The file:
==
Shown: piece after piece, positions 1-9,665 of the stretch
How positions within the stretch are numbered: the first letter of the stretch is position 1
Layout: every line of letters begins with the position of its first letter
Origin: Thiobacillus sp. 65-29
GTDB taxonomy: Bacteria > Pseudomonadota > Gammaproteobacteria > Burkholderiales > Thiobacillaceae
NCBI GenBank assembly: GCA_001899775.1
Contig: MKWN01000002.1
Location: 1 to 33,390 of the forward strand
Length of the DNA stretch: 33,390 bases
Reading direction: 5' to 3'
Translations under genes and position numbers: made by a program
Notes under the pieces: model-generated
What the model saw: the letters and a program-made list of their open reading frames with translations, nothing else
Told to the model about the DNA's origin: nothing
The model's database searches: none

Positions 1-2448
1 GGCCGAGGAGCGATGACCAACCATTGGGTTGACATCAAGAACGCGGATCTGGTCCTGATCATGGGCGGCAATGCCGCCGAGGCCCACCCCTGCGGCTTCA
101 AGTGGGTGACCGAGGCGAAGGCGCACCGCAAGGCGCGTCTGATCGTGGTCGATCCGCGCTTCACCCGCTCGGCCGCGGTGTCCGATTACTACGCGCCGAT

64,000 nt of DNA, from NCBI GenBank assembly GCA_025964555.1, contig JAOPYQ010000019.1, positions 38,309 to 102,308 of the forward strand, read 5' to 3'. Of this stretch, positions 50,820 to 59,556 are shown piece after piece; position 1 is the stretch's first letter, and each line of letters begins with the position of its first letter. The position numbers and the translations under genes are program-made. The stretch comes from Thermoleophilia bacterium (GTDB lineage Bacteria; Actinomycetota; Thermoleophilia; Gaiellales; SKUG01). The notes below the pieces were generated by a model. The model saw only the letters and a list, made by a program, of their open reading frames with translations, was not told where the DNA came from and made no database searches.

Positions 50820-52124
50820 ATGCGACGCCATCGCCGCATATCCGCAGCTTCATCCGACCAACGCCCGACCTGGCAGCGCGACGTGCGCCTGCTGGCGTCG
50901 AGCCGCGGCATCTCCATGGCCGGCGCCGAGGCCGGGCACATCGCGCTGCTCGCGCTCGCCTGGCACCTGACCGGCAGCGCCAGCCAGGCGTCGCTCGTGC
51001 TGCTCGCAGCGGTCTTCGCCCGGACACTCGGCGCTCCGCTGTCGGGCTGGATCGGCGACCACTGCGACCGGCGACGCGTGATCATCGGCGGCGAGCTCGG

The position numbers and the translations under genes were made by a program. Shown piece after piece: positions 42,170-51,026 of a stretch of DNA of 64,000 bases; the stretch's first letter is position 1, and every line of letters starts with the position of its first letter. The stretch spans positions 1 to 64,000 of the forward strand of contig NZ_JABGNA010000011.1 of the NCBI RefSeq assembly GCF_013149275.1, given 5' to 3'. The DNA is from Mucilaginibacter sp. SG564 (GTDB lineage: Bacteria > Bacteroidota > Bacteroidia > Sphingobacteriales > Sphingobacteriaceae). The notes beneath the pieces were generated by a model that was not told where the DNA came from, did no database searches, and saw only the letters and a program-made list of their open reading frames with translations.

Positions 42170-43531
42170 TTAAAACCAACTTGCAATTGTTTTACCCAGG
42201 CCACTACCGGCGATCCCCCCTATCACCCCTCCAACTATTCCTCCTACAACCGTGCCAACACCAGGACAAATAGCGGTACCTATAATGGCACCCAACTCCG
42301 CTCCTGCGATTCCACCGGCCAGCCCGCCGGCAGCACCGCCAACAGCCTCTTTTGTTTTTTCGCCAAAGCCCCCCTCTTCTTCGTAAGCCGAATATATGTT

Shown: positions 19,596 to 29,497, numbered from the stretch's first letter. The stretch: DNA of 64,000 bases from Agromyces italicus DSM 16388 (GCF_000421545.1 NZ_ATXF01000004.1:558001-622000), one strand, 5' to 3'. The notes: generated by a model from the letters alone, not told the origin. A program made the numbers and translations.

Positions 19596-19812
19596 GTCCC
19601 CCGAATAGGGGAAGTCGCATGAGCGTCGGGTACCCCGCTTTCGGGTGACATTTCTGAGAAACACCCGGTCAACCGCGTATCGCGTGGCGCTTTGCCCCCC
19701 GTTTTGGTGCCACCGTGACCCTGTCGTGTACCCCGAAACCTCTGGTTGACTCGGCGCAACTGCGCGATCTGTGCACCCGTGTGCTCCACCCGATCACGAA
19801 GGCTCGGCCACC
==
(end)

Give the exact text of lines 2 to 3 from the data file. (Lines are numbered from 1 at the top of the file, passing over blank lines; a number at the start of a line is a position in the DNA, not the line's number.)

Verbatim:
How positions within the stretch are numbered: the first letter of the stretch is position 1
Layout: every line of letters begins with the position of its first letter